• TOASTMASTERS’ SHOP A separate room is essential for the Toastmasters’ Shop during the conference. A boardroom with a large table and facilities for display is ideal. The shop requires plenty of:

• Surface (horizontal and vertical) to display, and • Space for people to walk around and browse in comfort.

  • A small table near the door is required for the Stock Custodian and their assistant to collect money from people for their purchases.
  • LOCK THE SHOP at night and during sessions.
  • The shop is open during all breaks.
  • Two people should be assigned to man the shop.

The District Treasurer and Stock Custodian will provide stock, float, cash box and credit card facilities.

You need these additional facilities Edit

• Workshop rooms • Changing facilities (with showers if possible) for delegates who can't get home before the evening functions.

  • Additional rooms for speakers and guests to prepare quietly,
  • Storage rooms for bags

• Registration facilities. (See Conference Registration) • Contestants’ briefing room For the Contest Chairman to brief contestants. The auditorium would be best for this, for speakers to assess the dimensions of the speaking area, etc. • Judges’ briefing room For the Chief Judge to brief contest judges. • Cabinet/District Executive meeting room required for the statutory Cabinet / Directorate meetings that are held at this time.

  • Credentials Officer Room/Table For the Credentials Officer to register delegates for the District AGM. This facility needs to be available throughout the Conference, before the AGM is held.

Catering Edit

  • Check Kosher, Vegetarian, Vegan, Halaal and ALLERGIES. Allergies to dairy or nuts are very common. Feeding sufferers these foods could easily kill them. It's easy to overlook dairy in particular -- anything with butter, for example, is a no-no!
  • Value for Money
  • Sweets / mints for the sessions
  • Tea / Coffee
  • Rooibos (very important and often overlooked)
  • Expect complaints about the catering (but try to minimise them).

Content of the Conference Edit

  • A balance of inspiration and education
  • Send questionnaires to the clubs / district to find out what they'd like to see
  • Look through past programmes
  • Brainstorm for Inspiration

The Conference itself, blow-by-blow Edit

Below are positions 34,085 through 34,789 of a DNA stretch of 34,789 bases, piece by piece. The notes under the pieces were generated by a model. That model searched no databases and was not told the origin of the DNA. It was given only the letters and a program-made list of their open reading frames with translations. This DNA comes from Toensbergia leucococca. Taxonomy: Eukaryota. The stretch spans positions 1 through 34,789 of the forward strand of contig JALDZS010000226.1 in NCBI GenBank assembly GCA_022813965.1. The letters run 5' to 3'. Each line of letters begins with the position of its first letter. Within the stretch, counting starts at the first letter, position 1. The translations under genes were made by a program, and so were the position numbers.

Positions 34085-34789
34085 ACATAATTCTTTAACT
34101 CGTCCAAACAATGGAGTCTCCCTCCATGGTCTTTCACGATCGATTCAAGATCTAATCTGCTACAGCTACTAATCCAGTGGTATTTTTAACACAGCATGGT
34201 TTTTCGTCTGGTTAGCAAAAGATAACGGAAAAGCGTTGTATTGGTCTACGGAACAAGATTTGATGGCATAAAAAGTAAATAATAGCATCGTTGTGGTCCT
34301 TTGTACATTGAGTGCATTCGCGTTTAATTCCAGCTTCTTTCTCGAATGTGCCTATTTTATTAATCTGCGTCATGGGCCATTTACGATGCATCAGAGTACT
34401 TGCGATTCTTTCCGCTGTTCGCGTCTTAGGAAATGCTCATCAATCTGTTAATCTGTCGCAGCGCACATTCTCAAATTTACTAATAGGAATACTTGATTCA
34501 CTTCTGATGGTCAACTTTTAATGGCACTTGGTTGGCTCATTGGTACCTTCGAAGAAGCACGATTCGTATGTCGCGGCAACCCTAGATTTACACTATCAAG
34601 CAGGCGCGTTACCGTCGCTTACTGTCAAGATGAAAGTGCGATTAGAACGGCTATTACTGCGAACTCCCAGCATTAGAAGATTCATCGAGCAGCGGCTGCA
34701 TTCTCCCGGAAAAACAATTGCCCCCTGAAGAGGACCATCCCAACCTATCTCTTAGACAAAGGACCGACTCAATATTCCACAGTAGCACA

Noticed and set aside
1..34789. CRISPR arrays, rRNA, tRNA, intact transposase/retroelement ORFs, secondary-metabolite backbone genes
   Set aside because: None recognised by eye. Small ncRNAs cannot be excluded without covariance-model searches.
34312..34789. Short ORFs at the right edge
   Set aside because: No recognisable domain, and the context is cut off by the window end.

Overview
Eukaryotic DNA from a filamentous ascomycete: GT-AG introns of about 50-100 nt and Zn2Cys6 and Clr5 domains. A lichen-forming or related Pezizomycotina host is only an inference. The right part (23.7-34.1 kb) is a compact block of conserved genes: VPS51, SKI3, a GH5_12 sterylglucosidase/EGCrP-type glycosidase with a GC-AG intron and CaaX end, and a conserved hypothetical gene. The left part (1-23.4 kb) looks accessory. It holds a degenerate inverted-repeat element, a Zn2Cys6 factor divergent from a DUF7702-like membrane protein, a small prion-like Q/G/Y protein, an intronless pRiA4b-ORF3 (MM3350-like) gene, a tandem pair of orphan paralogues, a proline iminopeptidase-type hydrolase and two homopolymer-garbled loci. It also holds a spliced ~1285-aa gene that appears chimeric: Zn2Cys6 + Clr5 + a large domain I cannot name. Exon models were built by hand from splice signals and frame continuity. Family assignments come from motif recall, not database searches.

• A warm and friendly function, where people can get together.
  • If you do so in good time, the Mayor of the host city will open the conference for you! (Appoint a sub-committee, and plan it well: master of Ceremonies, Sergeants, Guests (Mayor, sponsors, etc), Guest Speaker etc.
  • This may also be the time when the District Governor will hold one or meetings with Cabinet and Directorate. Check to see if a venue / equipment and/or catering will be required.
  • The Credentials Officer may require facilities.
  • The Toastmasters’ Shop can be open.
  • This is supposed to be fun. Don't schedule an educational -- people aren't in the mood for it yet.

(a) It is often an excellent idea to appoint a small sub-committee to act as “hosts” for Toastmasters visiting from outside the geographic area. They can run the Information Desk, in partnership with the Registration Desk. They would be able to answer a myriad of questions and generally be the Help Desk people throughout the conference.

  • Have frequent breaks
  • Don't rush the breaks -- people are re-connecting with old friends and making new ones.
  • Make the evening functions entertaining
  • Check references of everybody who speaks / entertains. Don't let them remember your conference for the wrong reasons. As recently as 2005 a guest speaker wasn't properly briefed and the function was marred as a result.

Checklists Edit

Packs / Info you need to prepare

  • Delegate pack for the District's AGM (yes, this is your responsibility)
  • These should include the reports by the cabinet officers. Ask for them in writing in good time. Give them guidelines -- how long it should be, etc).
  • Judging packs (with pencils and erasers, judging forms for contest chair, chief judge and all the judges)
  • Contestant packs

People you need to brief / be briefed by

  • Anybody who is speaking. Make sure they understand where they are on the programme and understand the equipment
  • Ask if they are using equipment and if they have set it up. Don't let them set it up just before they speak -- it should be done during break.
  • Offer speakers a chance to rehearse
  • It is STRONGLY recommended that the District Parliamentarian briefs the Conference Committee on protocol. You don't want to unwittingly offend some dignitary. Set an example.

Other things to arrange:

  • A demonstration speaker for the Evaluation contest
  • Timing lights -- so only the speaker can see them
  • Make sure you've got spare lights.

Who does what at the conference Edit

Special roles

  • Designated hosts for out-of-town toastmastesr
  • Designated hosts for speakers and guest speakers (people who know the technical staff etc)